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yield to pressure

To give into outside forces urging someone to do something. Sally wasn't even going to apply for that boring job, but she yielded to pressure from her mother and submitted her resume nonetheless.
See also: pressure, yield

yield the ghost

To die. Based on the idea that one's spirit leaves the body when one dies. More commonly expressed in the phrase "give up the ghost." Susie called me in tears when grandma yielded the ghost after her long illness. Well, if the mechanic can't work his magic this time, it looks like Marshall's car will finally yield the ghost.
See also: ghost, yield

yield to (someone or something)

1. To allow someone or something to move in front of or before oneself; to give someone or something the right of way. This sign means you have to yield to oncoming traffic. I could have gone first, but I decided to yield to them because they were carrying such a heavy load.
2. To submit or give in to someone or something; to relinquish victory to someone or something. He yielded to his opponent after being put in a chokehold. We will never yield to enemy forces—we will fight until there isn't a single one of us left standing!
3. To allow oneself to be convinced, persuaded, overcome, etc., by some person or force. I managed to stay off cigarettes for about a week before finally yielding to temptation. I hadn't meant for things to go so far on our first date, but I couldn't help but yield to his charming words and smoldering eyes.
4. To allow someone or something to have or take something; to sacrifice, concede, or relinquish something to someone or something. In this usage, a noun or pronoun can be used between "yield" and "to." Remember to yield right-of-way to the other driver if you're stopped at a stop sign. I was forced to yield the land to the banks because of the mortgage my father had taken out on it during the recession.
See also: yield

yield up (to someone or something)

To concede or relinquish something to someone or something. A noun or pronoun can be used between "yield" and "up." The criminal kept the employees hostage for nearly six hours before finally yielding them up. I was forced to yield up the land up to the banks because of the mortgage my father had taken out on it during the recession.
See also: someone, up, yield

yield someone or something (over) (to someone or something)

to give up someone or something to someone or something. (The over is typically used where the phrase is synonymous with hand over.) You must yield Tom over to his mother. Will you yield the right-of-way to the other driver, or not? Please yield the right-of-way to me.

yield someone or something up (to someone)

to give someone or something up to someone. He had to yield his daughter up to Claire. The judge required that Tom yield up his daughter to his ex-wife. Finally, he yielded up the money.
See also: up, yield

yield something to someone

1. . to give the right-of-way to someone. You must yield the right-of-way to pedestrians. You failed to yield the right-of-way to the oncoming car. 2. to give up something to someone. The army yielded the territory to the invading army. We yielded the territory to the government.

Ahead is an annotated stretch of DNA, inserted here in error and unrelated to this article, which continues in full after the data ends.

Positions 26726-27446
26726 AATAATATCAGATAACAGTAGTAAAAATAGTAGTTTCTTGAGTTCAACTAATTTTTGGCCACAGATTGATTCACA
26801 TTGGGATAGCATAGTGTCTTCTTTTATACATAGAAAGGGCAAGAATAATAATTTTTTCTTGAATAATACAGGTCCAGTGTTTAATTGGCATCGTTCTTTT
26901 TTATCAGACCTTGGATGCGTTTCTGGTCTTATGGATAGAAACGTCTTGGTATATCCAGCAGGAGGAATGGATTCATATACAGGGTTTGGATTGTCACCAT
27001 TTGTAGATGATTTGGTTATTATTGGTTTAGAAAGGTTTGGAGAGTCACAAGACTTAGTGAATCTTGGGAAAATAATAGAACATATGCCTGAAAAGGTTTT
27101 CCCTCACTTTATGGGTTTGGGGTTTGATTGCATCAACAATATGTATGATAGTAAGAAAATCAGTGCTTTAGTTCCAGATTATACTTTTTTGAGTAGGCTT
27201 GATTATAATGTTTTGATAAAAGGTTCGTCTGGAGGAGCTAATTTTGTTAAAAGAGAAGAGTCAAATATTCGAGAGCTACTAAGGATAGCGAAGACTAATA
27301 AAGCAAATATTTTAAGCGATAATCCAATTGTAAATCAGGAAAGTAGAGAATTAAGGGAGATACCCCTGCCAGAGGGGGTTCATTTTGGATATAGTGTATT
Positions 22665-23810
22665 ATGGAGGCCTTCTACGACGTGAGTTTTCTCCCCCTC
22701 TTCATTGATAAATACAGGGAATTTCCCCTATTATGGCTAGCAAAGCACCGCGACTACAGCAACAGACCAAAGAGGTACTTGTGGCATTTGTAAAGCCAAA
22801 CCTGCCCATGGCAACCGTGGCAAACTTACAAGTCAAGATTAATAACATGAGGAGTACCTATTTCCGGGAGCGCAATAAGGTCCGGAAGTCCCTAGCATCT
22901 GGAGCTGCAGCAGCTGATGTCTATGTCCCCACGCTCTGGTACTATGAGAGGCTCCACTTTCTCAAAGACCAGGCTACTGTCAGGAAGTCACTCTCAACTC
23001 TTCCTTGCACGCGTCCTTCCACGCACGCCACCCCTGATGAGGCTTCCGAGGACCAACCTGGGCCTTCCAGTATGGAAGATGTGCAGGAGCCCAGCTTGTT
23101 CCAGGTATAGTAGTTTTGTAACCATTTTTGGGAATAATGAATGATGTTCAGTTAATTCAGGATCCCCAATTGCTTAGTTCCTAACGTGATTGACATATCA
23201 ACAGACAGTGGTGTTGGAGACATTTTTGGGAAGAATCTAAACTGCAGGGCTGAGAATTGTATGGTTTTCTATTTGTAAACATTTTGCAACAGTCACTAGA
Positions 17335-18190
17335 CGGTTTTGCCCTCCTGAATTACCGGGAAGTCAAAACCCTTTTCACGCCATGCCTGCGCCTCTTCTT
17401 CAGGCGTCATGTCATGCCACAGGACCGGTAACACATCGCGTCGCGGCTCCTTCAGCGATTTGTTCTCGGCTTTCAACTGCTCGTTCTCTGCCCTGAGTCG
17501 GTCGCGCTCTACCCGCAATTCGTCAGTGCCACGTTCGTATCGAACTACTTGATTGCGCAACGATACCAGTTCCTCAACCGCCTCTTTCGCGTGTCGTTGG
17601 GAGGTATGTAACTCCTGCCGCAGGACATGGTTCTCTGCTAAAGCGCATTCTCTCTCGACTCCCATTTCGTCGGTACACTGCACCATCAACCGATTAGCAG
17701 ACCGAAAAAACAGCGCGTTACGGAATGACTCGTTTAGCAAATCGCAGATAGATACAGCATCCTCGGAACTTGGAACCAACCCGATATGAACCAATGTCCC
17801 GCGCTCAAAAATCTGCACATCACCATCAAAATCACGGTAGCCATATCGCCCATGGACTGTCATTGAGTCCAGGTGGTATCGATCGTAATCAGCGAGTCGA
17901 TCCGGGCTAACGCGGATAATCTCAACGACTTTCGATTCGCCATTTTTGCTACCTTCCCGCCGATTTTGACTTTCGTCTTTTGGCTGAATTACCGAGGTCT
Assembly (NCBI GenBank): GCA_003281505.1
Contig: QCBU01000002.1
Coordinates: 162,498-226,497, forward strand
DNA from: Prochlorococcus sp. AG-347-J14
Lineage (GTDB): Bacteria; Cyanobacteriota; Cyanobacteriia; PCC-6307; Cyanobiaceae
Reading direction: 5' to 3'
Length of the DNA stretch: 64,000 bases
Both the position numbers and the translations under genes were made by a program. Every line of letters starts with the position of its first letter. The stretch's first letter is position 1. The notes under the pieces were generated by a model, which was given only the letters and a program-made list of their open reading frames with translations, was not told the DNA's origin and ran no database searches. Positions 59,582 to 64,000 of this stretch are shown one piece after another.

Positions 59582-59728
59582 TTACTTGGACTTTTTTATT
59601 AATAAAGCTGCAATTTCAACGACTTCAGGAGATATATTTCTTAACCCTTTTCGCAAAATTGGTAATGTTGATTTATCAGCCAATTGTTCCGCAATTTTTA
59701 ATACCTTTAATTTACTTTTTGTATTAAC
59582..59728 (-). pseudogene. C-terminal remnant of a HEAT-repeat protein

See also: yield

yield to someone

1. to let someone go ahead; to give someone the right-of-way. Please yield to the next speaker. She yielded to the next speaker.
2. to give in to someone. She found it hard to yield to her husband in an argument. I will yield to no one.
See also: yield

yield to

1. To give oneself up to someone, as in defeat: The platoon chose to fight to the end and would not yield to the enemy.
2. To give way to some pressure or force: The door yielded to a gentle push.
3. To give way to some argument, persuasion, influence, or entreaty: I'm dieting, but I sometimes yield to temptation and eat a cookie.
4. To give up one's place, as to one that is superior: The moderator opened the conference and then yielded to the chairperson.
See also: yield

yield up

To sacrifice or concede something: The inhabitants of the city yielded it up to the invaders without a fight. I sometimes dream of yielding up the comfort of modern society to live in a cabin in the woods. The boxer held the heavyweight title for three years and then yielded it up to a young contender.
See also: up, yield
References in periodicals archive ?
No other guidance: Other than the two examples described above, the regulations do not provide detailed guidance for determining how to amortize debt issuance costs using a constant yield method.
Bad weather pushed 2003 yields down to near 1993 levels, and prices had to rise to ration the limited supplies.
The equality of fluorescence radiance is then equivalent to equality of fluorescence yield, [Eq.
Thus, by extending the yield curve with the portion of the corporation's cash that serves as core, you can garner a meaningful total return and yield enhancement over conventional 90-day money market instruments.
To keep yield rates growing, there must be cadres of researchers within the crop-raising countries to fine-tune breeds for local conditions.
Purchasing just on a yield basis is like buying a sports car and not knowing if it has brakes.
Generally, no deduction is allowed for the "disqualified portion" of the yield, which is the lesser of (i) the OID, or (ii) an amount computed under the following formula:
The issuer has to determine a "comparable" yield (i.
If you go out to the 11- and 15-year range in the muni market, you'll get more yield than you'd get with a 10-year bond, yet there's not much more risk for buy-and-hold investors.
By extending the investment horizon out to match the three-year cash requirement, the firm generated incremental yield exceeding 150 basis points.
But, if there is anything like a window onto the future, it's the yield curve, something that makes bond investing more understandable as well as predictable.